The tech industry is filled with positions that are both IT support and technical support; but is there a difference between the two? Most people use the terms interchangeably, believing that they’re the same thing. They couldn’t be farther from the truth, as companies are looking at different sets of skills when looking to fill these positions. There are some very key differences between these positions that will be discussed shortly so that there’s no longer any confusion.
What Is IT Support?
When looking for IT support by Windstil, you’re looking at the maintenance, installation and configuration of both computer hardware and software. They work closely in the IT department to ensure that all systems are running smoothly, and provide support to solve any problems that may arise. They will also be responsible for setting up new computers and devices for use.
What Is Technical Support?
Technical support provides assistance to customers who are having technical difficulties with a product or service. They provide answers to any questions customers might have. Working in technical support usually involves being in a call center, but some companies will have field support teams instead to go out to sites. Not only does someone working technical support have to know about products and services they’re supporting, but they also have to have great customer service skills.
How IT Support And Technical Support Are Different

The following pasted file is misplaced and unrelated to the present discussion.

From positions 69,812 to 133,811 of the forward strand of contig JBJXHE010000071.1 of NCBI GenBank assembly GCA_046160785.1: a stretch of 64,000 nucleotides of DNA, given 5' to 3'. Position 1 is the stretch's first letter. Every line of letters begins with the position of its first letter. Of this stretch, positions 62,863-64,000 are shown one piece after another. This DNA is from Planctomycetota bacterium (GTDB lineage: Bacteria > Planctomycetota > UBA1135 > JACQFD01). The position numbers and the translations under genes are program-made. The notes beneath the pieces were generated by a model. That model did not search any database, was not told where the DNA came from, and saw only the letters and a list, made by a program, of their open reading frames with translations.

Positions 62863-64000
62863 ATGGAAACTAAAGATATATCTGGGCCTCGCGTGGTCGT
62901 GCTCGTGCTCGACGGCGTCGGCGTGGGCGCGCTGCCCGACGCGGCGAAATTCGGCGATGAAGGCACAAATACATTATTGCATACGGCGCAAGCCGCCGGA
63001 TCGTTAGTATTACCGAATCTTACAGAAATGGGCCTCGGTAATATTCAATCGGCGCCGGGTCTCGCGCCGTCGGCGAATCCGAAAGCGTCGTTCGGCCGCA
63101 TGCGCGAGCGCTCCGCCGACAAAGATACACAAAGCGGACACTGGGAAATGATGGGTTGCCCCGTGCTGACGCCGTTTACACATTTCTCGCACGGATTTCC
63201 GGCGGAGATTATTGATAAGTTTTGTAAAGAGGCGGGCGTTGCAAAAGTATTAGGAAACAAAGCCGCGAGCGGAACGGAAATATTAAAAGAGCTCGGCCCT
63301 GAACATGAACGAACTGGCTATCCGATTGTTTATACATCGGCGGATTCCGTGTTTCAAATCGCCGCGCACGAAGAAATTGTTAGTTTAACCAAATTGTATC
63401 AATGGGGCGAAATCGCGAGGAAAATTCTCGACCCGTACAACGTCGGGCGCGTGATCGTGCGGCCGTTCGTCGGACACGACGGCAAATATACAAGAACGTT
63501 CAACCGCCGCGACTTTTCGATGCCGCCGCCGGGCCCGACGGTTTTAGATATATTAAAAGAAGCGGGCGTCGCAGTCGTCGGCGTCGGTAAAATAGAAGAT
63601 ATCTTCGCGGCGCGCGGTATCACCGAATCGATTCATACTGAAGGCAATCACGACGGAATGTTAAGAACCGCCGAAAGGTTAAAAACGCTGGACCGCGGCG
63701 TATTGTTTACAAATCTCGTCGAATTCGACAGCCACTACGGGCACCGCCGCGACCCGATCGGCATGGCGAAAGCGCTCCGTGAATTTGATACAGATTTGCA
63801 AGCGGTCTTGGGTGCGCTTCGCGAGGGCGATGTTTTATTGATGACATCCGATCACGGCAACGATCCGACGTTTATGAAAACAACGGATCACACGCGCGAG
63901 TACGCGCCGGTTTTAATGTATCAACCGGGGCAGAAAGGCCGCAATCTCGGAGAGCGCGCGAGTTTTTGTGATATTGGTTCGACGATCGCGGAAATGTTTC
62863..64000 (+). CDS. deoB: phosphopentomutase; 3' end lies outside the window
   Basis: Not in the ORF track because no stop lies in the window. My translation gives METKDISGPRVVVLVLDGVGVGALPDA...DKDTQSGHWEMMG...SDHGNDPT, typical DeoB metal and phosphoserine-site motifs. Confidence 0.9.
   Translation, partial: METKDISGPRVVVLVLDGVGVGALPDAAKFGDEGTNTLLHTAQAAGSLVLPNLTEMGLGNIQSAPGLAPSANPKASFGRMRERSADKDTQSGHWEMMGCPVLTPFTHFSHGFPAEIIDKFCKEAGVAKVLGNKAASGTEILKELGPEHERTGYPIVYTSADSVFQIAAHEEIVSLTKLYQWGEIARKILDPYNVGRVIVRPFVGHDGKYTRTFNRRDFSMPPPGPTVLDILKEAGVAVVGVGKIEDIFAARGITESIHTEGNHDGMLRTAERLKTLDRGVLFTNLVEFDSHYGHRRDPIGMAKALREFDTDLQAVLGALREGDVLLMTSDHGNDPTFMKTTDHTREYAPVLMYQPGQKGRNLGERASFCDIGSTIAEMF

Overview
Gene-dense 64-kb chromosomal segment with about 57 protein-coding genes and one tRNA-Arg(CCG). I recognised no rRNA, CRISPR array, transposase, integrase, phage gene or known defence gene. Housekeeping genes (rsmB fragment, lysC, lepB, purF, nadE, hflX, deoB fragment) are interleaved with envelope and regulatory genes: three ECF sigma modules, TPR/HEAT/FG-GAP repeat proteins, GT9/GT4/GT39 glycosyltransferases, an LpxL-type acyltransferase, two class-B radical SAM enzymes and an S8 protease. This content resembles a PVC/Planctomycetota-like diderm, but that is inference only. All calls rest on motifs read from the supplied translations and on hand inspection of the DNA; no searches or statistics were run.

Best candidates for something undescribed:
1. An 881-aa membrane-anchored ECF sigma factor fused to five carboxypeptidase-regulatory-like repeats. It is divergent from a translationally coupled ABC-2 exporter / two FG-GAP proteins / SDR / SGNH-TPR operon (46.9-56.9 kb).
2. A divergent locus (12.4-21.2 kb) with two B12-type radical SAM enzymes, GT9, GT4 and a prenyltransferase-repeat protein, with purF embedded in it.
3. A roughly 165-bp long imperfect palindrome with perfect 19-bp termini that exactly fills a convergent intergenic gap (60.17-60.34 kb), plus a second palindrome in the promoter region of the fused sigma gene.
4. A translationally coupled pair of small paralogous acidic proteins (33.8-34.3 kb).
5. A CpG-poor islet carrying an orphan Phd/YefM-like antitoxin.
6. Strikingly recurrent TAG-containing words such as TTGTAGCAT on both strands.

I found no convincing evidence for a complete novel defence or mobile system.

There are several main differences between the two positions that make them stand out from each other.
- Duties: the responsibilities of both IT support and technical support focus on different areas of technology. IT focuses on the broader aspects including computing infrastructure, security measures, and software and hardware. Technical support, on the other hand, provides assistance to individuals who are having problems with specific devices or programs.
- Job Requirements: most IT jobs require at least a high school diploma, though some may require some college coursework or an associate’s degree in computer science. Technical support jobs are usually looking for someone with a bachelor’s degree, but it’s not required.
- Work Environment: both jobs take place in office settings, but duties can differ depending on the place of employment. For example, a tech support professional may work at a desk in an IT firm, but for a software development company, they may have to drive around to meet different clients.
- Work Hours: IT professionals tend to work regular business hours, though sometimes they may have to be on call 24-7. Technical support professionals also work standard business hours, but may be asked to work overtime.
There are several other aspects of the jobs that set them apart from each other, but these are the main ones that basically define them.
Whether you choose to work in IT or technical support, you do still have to have a basic fundamental knowledge of the technology you’re going to be working on. Consider looking at what you want to get out of the job and which one seems more fulfilling so that you can start your way on a career path you’ll be happy with.
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